There is one other reference to the Negritos in the Lisboa dictionary, and that is to the Mangyans, a name which applies to eight indigenous groups who are not Negrito and who are not found on Luzon. They inhabit the island of Mindoro. Reference to the Mangyans must have been brought to Bikol by traders. Chinese and Japanese ships called into ports on both Luzon and Mindoro (see Section 3), off-loading goods that were then carried by local merchants to different parts of the neighbouring islands. The name, and the rather negative description of the Mangyans, no doubt, reached Bikol in this way.
    Mangyán Negrito group, more primitive than the others; (fig-) MAG- to flee to the forest or mountains [MDL]
Lisboa also makes reference to other differences in language use found in the region, on one occasion mentioning the specific town in which the variation occurred, and on other occasions simply indicating that such variation existed within the region without reference to areas upstream or downstream along the Bikol River.

The variation in the first person singular pronouns, sakó' and sakúya' and the first person plural exclusive pronouns samó' and samúya' (but not the variation between the first person plural inclusive pronouns sató' and satúya', possibly an oversight) he attributes to usage in the town of Minalabac, found along the Bikol River south of Naga City and just beyond the town of Milaor.
    sakó' me; to, from or by me; nonsubject indirect object and locative 1st person singular pronoun [+MDL: Itina'ó sakó' It was given to me; Gíkan sakó' iyán That came from me; MA-, I- or MAG-, IPAG- to attribute s/t said or done to o/s; sakúya' is used in Minalabag (now Minalabac)]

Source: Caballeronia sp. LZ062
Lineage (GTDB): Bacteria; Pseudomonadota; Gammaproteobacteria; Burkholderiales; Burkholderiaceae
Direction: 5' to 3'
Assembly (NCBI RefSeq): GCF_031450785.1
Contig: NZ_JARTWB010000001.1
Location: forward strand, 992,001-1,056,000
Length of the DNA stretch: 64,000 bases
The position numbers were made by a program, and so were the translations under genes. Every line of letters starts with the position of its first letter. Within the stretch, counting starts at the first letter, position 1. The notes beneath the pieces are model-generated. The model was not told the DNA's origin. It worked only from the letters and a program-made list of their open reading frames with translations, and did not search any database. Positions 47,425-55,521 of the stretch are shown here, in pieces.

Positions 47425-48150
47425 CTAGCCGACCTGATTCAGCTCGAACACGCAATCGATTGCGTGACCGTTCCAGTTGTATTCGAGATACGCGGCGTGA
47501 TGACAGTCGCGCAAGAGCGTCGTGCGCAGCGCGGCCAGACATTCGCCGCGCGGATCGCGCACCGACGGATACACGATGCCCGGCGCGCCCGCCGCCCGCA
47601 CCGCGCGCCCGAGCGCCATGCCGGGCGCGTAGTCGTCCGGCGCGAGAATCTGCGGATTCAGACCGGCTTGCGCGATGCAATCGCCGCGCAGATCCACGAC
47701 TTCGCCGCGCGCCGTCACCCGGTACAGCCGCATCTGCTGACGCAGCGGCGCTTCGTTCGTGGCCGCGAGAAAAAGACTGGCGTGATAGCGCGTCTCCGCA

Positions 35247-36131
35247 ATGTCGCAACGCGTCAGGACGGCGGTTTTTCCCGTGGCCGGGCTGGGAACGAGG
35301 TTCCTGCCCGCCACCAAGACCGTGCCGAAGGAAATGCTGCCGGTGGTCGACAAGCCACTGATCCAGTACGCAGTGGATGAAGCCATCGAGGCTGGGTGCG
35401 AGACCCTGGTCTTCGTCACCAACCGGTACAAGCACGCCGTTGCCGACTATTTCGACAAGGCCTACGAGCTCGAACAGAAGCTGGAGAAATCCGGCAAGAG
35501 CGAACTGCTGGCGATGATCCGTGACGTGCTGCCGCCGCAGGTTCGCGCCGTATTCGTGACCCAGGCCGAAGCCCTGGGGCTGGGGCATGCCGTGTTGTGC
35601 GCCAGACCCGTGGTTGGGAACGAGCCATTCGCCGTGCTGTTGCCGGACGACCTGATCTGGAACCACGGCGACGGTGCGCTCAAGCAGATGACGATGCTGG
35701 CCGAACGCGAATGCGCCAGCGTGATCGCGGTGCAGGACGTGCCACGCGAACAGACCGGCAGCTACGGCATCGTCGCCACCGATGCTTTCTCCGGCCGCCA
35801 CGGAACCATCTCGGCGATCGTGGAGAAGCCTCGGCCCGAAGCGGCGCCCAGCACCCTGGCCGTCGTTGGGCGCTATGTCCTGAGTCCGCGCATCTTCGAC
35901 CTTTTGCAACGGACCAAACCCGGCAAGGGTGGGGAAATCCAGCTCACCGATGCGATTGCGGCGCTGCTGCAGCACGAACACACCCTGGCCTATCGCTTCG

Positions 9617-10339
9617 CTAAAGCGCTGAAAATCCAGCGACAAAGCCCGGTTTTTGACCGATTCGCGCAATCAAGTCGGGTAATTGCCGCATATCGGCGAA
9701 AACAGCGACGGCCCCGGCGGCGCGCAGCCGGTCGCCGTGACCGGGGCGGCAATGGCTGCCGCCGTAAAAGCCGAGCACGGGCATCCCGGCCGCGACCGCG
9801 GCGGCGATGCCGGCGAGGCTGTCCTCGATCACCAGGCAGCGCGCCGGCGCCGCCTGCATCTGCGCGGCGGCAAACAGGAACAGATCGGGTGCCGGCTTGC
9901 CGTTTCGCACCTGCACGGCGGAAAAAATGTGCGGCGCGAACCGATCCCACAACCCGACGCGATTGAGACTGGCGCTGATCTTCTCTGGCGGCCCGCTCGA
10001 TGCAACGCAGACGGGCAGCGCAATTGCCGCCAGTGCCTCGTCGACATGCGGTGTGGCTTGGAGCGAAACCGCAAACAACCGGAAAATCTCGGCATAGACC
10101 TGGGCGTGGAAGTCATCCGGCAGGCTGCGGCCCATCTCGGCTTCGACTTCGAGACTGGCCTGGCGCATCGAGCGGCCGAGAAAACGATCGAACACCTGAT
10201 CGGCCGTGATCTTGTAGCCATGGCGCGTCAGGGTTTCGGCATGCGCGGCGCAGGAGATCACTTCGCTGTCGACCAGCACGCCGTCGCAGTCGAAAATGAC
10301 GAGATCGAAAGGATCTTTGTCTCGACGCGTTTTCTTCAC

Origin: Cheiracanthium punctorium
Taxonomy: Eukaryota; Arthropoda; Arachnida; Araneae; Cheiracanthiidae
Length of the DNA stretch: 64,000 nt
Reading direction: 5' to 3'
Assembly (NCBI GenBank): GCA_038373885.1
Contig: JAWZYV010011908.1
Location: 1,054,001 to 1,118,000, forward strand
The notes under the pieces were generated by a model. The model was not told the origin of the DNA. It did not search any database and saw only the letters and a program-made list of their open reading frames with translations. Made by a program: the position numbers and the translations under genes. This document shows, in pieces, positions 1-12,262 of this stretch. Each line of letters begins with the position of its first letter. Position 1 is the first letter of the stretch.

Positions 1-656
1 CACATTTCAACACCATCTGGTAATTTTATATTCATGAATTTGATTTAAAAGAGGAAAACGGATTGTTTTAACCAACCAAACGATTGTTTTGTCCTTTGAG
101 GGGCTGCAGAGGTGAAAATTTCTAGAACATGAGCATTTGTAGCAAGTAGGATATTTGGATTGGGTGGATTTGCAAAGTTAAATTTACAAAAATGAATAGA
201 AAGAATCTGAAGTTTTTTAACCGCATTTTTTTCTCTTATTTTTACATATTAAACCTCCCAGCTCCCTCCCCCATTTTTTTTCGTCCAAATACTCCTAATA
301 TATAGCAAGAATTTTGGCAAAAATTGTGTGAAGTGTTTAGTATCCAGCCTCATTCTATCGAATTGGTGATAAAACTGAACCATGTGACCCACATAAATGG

samó' us; to, from or by us; nonsubject indirect object and locative 1st person plural exclusive pronoun; our, ours; postposed possessive pronoun [+MDL: samóng buláwan our gold; Himinampák samó' We were whipped; samúya' is used in Minalabag (now Minalabac); var- sa'mó']
Lisboa's awareness of the word-final glottal stop is also shown in noting the variation between amá' 'father', pronounced as either amá' (with the glottal stop) or amá (without the glottal stop) in different towns. He identifies this difference through the addition of the suffix -ON, realised as -on on roots with a glottal stop, and -hon on those without.
    amá' father; MAG- father and child; MAG-, -ON to call s/o father (a natural father or a guardian); makó-amá' nephew; pakó-ama'ón uncle; Amá' Niámo' The Lord's Prayer (lit: Our Father) [+MDL: the variation between amá and amá' is found in different towns; MA-, -ON or MAG-, PAG--ON to call s/o father (a natural father or guardian)]
In terms of social acceptance, Lisboa makes rare reference to expressions which may be more or less acceptable in difference towns. An example of this is use of atúbang meaning, basically, 'in front of' or 'in the presence of'. The relevant section is found following the arrow in the entry below.